TP:    Well, it sounds like you played some very entertaining venues during your formative years.

GOLSON:  Oh yes.

TP:    Any others that are particularly memorable you’d like to speak of?

GOLSON:  Well, I did some other gigs like that.  I worked with Bullmoose Jackson.  Now, you might laugh and think what a waste of time, but none of it was a waste of time.  You have no idea how those jobs helped to broaden you and help to spread your appreciation for the whole scope of what jazz was about.  I played gigs where I had to sway from side to side with funny-looking ties on, and singing “Rag Mop” and things like that.  We all did it.  I walked in one day and saw John walking on the bar and stepping over drinks.  We all did it.  We had to survive.  But it wasn’t a waste of time.  It gave you a feeling straight across the board what jazz was all about, where it came from.  Even the Gospel stuff.

TP:    In relation to what you’re saying, I gather that in the Bullmoose Jackson band, Tadd Dameron was briefly apart of that, Philly Joe Jones as well… Very strong musicians.  Was there any working out of let’s say higher musical ideas off-hours, on the road?  Talk a bit about the climate within the band, the attitudes and interactions.

GOLSON:  Okay, I’ll tell you about it.  Tadd Dameron was there, and it was a complete aberration, an anomaly.  Tadd Dameron and Bullmoose Jackson, whose name was Benjamin, were both from Cleveland, Ohio, and they knew each other as kids growing up in Cleveland.  Bullmoose ran into Tadd one day in New York and just happened to say, “Are you working?”  Tadd said, “No, I’m not working right now.”  He said, “Look, I need a piano player, and I know this is really not your kind of thing, but come down, make a few gigs and make some money with me, and when you’re ready to leave, you can leave.”  Tadd thought about it and said, “Well, okay.”  I’m so happy he did that, because when I joined the band he was the piano player.  Oh, you have no idea!  Because he was one of my idols as far as the pen is concerned.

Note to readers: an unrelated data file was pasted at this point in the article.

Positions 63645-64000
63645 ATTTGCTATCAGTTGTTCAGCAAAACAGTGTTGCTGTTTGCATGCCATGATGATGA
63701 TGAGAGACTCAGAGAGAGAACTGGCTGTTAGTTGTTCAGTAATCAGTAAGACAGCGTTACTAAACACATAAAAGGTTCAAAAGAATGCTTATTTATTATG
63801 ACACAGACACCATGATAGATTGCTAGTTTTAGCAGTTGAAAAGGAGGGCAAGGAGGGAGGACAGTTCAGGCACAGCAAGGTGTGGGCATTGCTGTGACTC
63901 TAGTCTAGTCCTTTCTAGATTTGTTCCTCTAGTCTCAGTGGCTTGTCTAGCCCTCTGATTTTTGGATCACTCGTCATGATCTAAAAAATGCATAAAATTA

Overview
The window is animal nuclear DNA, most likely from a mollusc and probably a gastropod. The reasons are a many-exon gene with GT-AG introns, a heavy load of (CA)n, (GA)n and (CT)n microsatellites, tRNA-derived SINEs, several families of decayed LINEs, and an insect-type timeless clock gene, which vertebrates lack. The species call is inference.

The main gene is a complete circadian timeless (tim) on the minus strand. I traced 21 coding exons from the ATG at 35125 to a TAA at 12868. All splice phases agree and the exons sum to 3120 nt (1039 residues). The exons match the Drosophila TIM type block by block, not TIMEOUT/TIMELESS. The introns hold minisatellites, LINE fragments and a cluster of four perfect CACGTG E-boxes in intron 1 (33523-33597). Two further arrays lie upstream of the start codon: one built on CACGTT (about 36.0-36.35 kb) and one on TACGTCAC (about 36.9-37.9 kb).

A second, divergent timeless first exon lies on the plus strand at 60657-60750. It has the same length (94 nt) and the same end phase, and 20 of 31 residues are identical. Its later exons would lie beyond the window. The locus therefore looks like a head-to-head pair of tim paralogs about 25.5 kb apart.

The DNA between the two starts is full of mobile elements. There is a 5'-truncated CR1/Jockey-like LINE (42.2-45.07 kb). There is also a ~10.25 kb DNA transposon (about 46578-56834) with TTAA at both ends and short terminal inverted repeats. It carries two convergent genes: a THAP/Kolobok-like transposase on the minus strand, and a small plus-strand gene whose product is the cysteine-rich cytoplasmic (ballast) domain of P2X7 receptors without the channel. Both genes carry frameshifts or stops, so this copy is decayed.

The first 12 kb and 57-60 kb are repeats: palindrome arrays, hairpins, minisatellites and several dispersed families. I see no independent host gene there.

Now, someone told Bullmoose Jackson about me, and he approached me about joining the band.  He happened to be Philadelphia with his group, and he’d been asking about tenor players in town.  I might have taken Frank Wess’ place.  I’m not sure.  Anyway, Bullmoose and the road manager, who was also the alto saxophone player, wanted me to come to their hotel room to play some music with them — they wanted to see if I could read music.  So I went down, and we did, and they liked it, and they said, “Hmm, do you happen to know of any trumpet player who might want to play who can read?” — because they had a lot of written music.  I said, “Yeah, I know one.  He’s an excellent reader.  Johnny Coles.”  They approached John, who didn’t have to take a test because they took my word for it; he could read really well.  They said, “Do you know a bass player?”  I guess he was revamping the whole band.  So I recommended Jymie Merritt.  Fine.  And they wanted a drummer.  I said, “Okay.”  “Has he got any experience playing this kind of music?”  “Yeah, he used to play with Joe Morris; he’s played a lot of rhythm-and-blues dates.” (That was before Rock-and-Roll.)  That was Philly Joe Jones.  Philly could play anything.  We used to have a gig locally, and Philly used to be the singer!  You never heard him sing, but he sang great.  And he played bass, and he played piano, and he was a comedian, too…